Professor Harlow joined the URI Department of Psychology in 1985 after receiving her PhD from UCLA in measurement and psychometrics. Her research regularly appears in the top journals in her field including Structural Equation Modeling Journal, Health Psychology, the Journal of Personality and Social Psychology, and the Journal of Behavioral Medicine. In all, Professor Harlow has published 5 books and 70 refereed scholarly publications. She has written two extremely influential books in the field of multivariate methods in psychology. Her 2005 book entitled The essence of multivariate thinking: Basic themes and methods, and her 1997 book, What if there were no significance tests? have helped to define the discourse in multivariate psychology. She has recently completed work on a co-edited volume of the Dictionary of Statistics and Research methodology in psychology (published by the American Psychological Association) which will have a strong and lasting effect on the development of the field of quantitative methods in psychology. Professor Harlow has strongly advanced her field through editorial work. She has served as the founding editor of the Multivariate Applications Book Series that has published 20 books (with Erlbaum and Routledge) from 1995 to the present: Routledge Multivariate Application Series . This is an extremely prestigious book series that has done much to shape the field of multivariate statistics. In addition, Professor Harlow serves as Associate Editor to Psychological Methods, an important journal published by the American Psychological Association (2007-present); and completed a term as Associate Editor for the journal Structural Equation Modeling: A Multidisciplinary Journal (2000-2006).
Professor Harlow has received the recognition of her peers through leadership of the top professional organization in her field through election as president in 2005 of the American Psychological Association Division (5) of Evaluation, Measurement, Statistics, and Assessment. Furthermore, she is currently serving as Past President of the Society of Multivariate Experimental Psychology (SMEP), the most prestigious professional organization in her area.
A highly significant contribution to the field is Professor Harlow's work as co-Director of the Quantitative Training for Underrepresented Groups (QTUG) program through her work on SMEP. She has obtained substantial funding for this program that provides quantitative training for underrepresented minorities. She is PI of a grant for $273,361 from the National Science Foundation (NSF) (2008-2012) and has served as PI or co-PI on grants from the Society of Multivariate Experimental (2004-present), and the American Psychological Association (2004-present) to fund this program. The organizational work required to sustain funding and organize 4 annual conferences during the past four years is substantial. Through this program, quantitative training has been offered to over 250 individuals from underrepresented groups involving 69% African Americans, 19%Hispanic Americans, 4% Asian Americans, 4% Mixed/Other Ethnicity, 2% Native Americans, and 2% Disabled. Again this year, Professor Harlow is organizing another QTUG conference that will enable over 40 individuals from underrepresented groups to participate in multivariate statistical studies.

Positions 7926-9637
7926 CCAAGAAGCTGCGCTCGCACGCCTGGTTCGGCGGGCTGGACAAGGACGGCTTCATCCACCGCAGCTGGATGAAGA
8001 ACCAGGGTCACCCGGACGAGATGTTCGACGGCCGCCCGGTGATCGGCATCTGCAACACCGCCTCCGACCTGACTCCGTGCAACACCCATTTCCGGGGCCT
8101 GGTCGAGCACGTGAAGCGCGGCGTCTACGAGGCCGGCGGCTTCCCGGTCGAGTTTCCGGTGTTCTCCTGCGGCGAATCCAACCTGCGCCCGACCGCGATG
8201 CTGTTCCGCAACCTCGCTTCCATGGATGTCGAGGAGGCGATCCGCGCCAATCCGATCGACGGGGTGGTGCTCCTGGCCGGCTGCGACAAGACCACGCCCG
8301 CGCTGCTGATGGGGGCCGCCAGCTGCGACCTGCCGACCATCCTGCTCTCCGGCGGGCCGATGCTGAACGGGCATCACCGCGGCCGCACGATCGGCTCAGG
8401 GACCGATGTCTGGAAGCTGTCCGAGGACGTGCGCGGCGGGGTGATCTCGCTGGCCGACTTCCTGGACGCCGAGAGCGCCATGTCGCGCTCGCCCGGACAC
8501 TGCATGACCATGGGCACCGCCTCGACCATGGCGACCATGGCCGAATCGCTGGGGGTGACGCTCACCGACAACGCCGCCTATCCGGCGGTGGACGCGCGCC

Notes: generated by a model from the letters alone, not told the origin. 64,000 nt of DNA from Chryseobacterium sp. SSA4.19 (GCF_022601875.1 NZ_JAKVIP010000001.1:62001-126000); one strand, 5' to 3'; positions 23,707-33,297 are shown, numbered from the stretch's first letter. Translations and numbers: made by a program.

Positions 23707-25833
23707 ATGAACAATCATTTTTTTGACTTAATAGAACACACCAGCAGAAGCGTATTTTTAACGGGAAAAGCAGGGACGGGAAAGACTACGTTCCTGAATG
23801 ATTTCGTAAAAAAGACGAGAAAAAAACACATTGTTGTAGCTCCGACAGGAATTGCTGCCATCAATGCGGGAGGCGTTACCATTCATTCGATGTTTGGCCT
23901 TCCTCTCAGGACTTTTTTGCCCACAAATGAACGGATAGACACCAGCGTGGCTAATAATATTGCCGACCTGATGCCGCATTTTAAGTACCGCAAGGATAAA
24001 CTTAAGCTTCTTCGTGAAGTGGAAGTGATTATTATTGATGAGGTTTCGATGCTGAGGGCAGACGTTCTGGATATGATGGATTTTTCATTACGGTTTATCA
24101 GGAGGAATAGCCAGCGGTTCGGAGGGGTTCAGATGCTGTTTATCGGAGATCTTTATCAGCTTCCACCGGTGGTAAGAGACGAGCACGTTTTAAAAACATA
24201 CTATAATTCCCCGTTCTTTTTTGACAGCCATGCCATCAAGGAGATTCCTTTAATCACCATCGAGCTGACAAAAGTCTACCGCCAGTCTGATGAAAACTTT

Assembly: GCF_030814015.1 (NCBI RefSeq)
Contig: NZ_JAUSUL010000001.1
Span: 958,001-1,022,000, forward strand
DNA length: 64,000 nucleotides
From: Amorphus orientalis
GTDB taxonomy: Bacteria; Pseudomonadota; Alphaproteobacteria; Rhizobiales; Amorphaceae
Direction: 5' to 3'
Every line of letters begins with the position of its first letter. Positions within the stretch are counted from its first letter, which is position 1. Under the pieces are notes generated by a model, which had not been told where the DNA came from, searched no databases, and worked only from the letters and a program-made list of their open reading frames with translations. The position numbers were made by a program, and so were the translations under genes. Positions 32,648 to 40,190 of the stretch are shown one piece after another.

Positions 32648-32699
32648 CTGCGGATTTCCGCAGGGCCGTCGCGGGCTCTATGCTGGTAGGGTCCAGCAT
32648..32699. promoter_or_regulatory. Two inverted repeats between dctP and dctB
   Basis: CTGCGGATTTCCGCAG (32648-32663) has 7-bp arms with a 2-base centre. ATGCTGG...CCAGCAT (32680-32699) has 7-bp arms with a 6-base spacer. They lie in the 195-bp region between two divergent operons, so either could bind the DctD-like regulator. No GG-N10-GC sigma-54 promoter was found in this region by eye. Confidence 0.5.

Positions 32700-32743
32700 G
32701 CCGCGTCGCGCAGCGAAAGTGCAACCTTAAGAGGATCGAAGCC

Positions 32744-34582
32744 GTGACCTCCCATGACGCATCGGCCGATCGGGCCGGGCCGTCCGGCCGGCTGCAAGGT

Professor Harlow has also served as the co-PI on the NSF ADVANCE award (Advancing Women in the Sciences) that brought $3.5 million to URI to recruit and retain 10 women faculty in the sciences during 2003-2009. She has also collaborated with international researchers in Australia and Europe to investigate and understand the nature and extent of multivariate statistical inference in major journals in the US and abroad.
Professor Harlow has furthermore facilitated the research careers of many graduate students at the University of Rhode Island. She has served as major professor to 33 graduate students in her career, many of whom have been the recipients of awards for their doctoral work. She has served on the doctoral dissertation committees of an additional 40 graduate students here at URI.
Please join us in congratulating Prof. Lisa Harlow!